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Re: Threads and LWP::UserAgent question

by misc (Pilgrim)
on Jun 09, 2008 at 13:12 UTC ( #691029=note: print w/ replies, xml ) Need Help??


in reply to Threads and LWP::UserAgent question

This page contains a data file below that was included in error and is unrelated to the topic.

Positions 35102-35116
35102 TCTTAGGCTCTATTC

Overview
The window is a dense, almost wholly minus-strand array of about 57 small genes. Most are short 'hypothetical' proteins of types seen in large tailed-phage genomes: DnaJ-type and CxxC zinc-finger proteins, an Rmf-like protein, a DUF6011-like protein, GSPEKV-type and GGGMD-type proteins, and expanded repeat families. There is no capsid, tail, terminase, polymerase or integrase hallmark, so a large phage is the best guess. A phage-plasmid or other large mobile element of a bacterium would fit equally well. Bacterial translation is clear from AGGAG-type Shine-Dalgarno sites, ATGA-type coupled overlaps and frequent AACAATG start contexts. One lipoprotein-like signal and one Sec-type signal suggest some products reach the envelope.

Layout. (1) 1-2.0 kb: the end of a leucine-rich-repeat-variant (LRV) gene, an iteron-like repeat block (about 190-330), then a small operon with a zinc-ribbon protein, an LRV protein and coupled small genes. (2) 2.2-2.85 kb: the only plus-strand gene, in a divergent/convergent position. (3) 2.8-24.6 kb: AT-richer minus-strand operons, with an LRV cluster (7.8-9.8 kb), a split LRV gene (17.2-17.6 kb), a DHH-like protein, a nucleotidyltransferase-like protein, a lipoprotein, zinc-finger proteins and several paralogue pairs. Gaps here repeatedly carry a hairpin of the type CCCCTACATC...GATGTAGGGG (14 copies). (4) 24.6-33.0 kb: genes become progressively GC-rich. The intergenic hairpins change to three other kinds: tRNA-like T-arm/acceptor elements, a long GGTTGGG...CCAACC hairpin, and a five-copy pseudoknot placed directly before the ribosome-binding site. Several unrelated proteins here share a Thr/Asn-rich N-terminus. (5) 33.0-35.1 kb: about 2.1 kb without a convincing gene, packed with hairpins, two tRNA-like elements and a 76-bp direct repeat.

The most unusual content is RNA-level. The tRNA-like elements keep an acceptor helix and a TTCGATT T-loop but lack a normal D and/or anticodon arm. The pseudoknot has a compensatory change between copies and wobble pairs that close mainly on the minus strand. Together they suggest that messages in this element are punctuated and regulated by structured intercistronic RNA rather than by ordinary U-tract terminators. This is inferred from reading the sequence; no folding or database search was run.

Endangering myself getting strangled..

Some time ago I wrote my own threadpool implementation..
I was curious whether my implementation has the same problems..
I cannot tell why, but the version below works as expected,
while some mysterious things (I also didn't look into the sources) seem to happen in Thread::Pool.

I also added a small delay between the requests.